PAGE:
ConsultingDiversity and InclusionEntrepreneur

Black History Month- My Journey as Black Business Owner

By February 28, 2020 No Comments

When I launched PPC, I knew I had a lot of factors that could be seen as working against me. I’m a woman, a millennial and I’m black. None of these, however, have been more pressing for me in corporate America than my blackness. So, with February coming to a close, I want to take the time to reflect on my journey in black history.

The thing that no one tells you going into the workforce is how little “what you do” matters in comparison to “who you know”. Perhaps nowhere is there more prevalent than the world of consulting.

I learned quickly that there were certain social groups that I would never be seen as part of due to the color of my skin. I learned I had to work twice or three times as hard to get anything because I would never be the beneficiary of the unconscious social biases we all have of wanting to help and promote individuals who remind you of yourself.

There were simply so few African Americans in positions of influence at these consulting firms, and while most companies tout diversity and inclusion as a core principle, one glance at their senior leadership or board of directors proves otherwise. As an African American, I was less likely to get promoted (despite similar or superior performance evaluations) and prone to spend significantly longer at a position than my counterparts.

All of these factors in combination with my growing desire for freedom and flexibility in my work inspired me to become an entrepreneur.

During these past 3 years in growing PPC into what it has become, I have learned a lot about myself and a lot about the unique experiences of being a black business owner. Allow me to share my journey with you:

What Are The Top 5 Things I Learned in launching a Business as a Black Woman:

  1. Relationships Can Make or Break You– People do business with people that they like. I discovered this very early on and have made it a point to build and maintain a strong network, which can be challenging for me as a natural introvert. As a young black woman, despite the fact that my parents were both college-educated, they simply did not have a strong professional network. As such, I found myself starting from scratch with no real blueprint. This can be overcome through persistence and due diligence, but this is the area I have noticed we as black entrepreneurs tend to struggle with the most.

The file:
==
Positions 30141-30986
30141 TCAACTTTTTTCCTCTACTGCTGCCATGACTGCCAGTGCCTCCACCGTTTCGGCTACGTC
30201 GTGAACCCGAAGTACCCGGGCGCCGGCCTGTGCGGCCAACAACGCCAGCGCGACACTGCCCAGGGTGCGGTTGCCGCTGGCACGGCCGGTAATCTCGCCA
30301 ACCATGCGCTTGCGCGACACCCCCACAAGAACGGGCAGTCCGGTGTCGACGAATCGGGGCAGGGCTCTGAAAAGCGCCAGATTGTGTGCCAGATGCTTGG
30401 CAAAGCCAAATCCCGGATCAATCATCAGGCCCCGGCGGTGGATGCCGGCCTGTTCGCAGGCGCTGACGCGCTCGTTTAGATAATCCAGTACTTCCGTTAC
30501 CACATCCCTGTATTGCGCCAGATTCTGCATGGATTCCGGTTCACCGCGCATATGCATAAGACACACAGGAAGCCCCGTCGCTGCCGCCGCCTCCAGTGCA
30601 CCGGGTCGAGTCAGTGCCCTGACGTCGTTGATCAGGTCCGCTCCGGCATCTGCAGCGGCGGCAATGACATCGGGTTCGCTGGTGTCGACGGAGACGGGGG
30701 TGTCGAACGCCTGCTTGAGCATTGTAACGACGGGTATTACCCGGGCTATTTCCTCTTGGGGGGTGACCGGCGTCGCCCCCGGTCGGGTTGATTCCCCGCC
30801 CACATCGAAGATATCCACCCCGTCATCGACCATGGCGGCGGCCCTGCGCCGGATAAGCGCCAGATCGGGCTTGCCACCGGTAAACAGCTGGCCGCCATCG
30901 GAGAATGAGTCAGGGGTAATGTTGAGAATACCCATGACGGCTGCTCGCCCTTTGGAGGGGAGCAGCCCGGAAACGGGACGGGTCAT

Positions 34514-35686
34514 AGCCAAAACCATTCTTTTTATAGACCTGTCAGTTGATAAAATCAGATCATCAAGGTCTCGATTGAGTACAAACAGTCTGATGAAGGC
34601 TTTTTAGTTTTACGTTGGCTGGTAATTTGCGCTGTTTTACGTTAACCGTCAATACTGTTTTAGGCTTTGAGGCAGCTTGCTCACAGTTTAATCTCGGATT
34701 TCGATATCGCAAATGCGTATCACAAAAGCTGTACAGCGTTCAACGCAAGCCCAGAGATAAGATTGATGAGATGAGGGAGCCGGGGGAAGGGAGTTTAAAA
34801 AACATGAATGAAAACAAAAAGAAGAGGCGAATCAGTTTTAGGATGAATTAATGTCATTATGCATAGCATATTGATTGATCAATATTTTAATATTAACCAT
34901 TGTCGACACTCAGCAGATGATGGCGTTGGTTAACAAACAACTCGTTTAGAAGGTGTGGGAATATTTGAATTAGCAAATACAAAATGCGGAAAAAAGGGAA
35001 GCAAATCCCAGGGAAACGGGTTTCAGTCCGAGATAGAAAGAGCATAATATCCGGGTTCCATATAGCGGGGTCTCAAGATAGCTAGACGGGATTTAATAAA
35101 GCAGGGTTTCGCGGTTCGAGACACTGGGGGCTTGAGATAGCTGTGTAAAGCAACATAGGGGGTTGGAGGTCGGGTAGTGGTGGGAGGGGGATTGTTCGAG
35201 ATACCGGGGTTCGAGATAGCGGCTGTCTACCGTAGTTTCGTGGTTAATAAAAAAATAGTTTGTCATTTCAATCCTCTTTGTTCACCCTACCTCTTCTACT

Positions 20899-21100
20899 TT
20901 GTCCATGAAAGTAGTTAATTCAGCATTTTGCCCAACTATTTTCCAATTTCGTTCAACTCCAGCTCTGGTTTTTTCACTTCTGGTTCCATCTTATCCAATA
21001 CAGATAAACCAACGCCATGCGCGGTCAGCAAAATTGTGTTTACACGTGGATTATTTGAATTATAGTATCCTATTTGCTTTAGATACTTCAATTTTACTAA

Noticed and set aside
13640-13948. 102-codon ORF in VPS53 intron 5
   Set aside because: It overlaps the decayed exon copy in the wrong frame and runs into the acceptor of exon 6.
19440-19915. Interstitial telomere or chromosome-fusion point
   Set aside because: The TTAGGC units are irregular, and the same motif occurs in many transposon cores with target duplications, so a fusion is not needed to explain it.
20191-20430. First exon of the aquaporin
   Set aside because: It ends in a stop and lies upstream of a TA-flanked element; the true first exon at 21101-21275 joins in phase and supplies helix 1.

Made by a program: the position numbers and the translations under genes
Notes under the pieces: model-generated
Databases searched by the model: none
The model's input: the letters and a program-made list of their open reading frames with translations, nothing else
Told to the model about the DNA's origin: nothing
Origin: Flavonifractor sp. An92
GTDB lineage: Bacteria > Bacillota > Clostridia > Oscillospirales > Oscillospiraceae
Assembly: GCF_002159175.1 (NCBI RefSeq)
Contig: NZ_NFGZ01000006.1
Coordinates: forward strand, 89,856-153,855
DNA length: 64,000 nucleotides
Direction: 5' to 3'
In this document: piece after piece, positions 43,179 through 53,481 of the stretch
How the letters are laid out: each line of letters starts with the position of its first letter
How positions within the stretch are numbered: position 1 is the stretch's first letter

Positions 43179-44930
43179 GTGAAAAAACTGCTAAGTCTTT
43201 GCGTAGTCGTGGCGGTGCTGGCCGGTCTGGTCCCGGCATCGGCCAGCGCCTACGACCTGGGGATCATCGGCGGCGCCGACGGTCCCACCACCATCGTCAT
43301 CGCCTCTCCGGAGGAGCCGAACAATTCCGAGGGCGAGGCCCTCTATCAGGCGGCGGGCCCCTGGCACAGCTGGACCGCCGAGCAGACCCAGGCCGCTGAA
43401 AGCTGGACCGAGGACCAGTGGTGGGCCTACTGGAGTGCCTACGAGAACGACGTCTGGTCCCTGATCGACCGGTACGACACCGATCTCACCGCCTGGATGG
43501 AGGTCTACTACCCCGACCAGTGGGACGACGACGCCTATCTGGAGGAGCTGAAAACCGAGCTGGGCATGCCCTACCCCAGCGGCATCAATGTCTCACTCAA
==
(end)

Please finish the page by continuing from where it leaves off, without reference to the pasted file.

2. Outsource– Know your strengths and hire skilled professionals to assist in areas you aren’t as strong in. I am a firm believer in outsourcing in my personal life and leveraged this same technique in my business to deliver great results. It is important to understand how every aspect of your business works, but that doesn’t mean you need to be responsible for doing it. One of the first things I did was find an experienced accountant and bookkeeper. I love to try to support black business whenever possible for these items, but at the end of the day, I found sometimes it’s difficult to find the types of businesses you need and ultimately the best person for the job wins.
  3. You Have to Overcome Appearances– I am black, young and a woman, it’s hard to establish myself as an experienced professional upon first meeting potential clients. I have found that if I can get my foot in the door, I always prove myself. But I am constantly having to overcome first impressions. One thing that I have learned is to always over-prepare. I take every meeting and interaction seriously, do my research and come to the table with preparatory materials about myself and the company. This helps to establish my brand off the bat and combat any potential negative connotations around my youth and experience.
  4. Play the Long Game– I get it, I am a millennial and LOVE instant gratification. But you won’t make it if you aren’t able to sacrifice in the short term for the long goal. I think that as an African American, we have been hurt by the lack of opportunities to build generational wealth, so when we begin our journey we aren’t usually afforded the same luxuries in terms of financial security or parachutes that some of our colleagues have. I have always been savvy with money, but if you aren’t you will find that you have to develop those skills to succeed in business. It’s typically rough starting out and you need a nest egg to help ease into entrepreneurship.
  5. Build a Thick Skin– It’s not a question of if, but things will get tough. Consulting is a competitive space as is, and the lack of diversity just makes it that much harder to excel. On one of my first projects under my business, I worked side by side with one of my prior Big 4 firms. They were gunning for some of the work I had sold to the client, but I was prepared to deal with them. I knew their tricks and I wasn’t afraid to get bold. It’s difficult because I am always in an environment where no one looks like me and I have to make extra efforts to connect and collaborate. That used to intimidate me, but now I understand it’s part of the job and enjoy rising to the occasion.

In the past 3 years, I have gone from the Big 4 to being a big boss at my own company. It has been one of the scariest and most exciting journeys I have ever taken, and ironically once I was out of the walls of corporate America, I found it much easier to find acceptance and success in the workplace, by playing by my own rules.

If there is anything I can leave you with, it is this, “ You don’t have to be great to start, but you do have to start to be great” – Zig Ziglar

If you have a story of your own and would like to share, comment in the section below!

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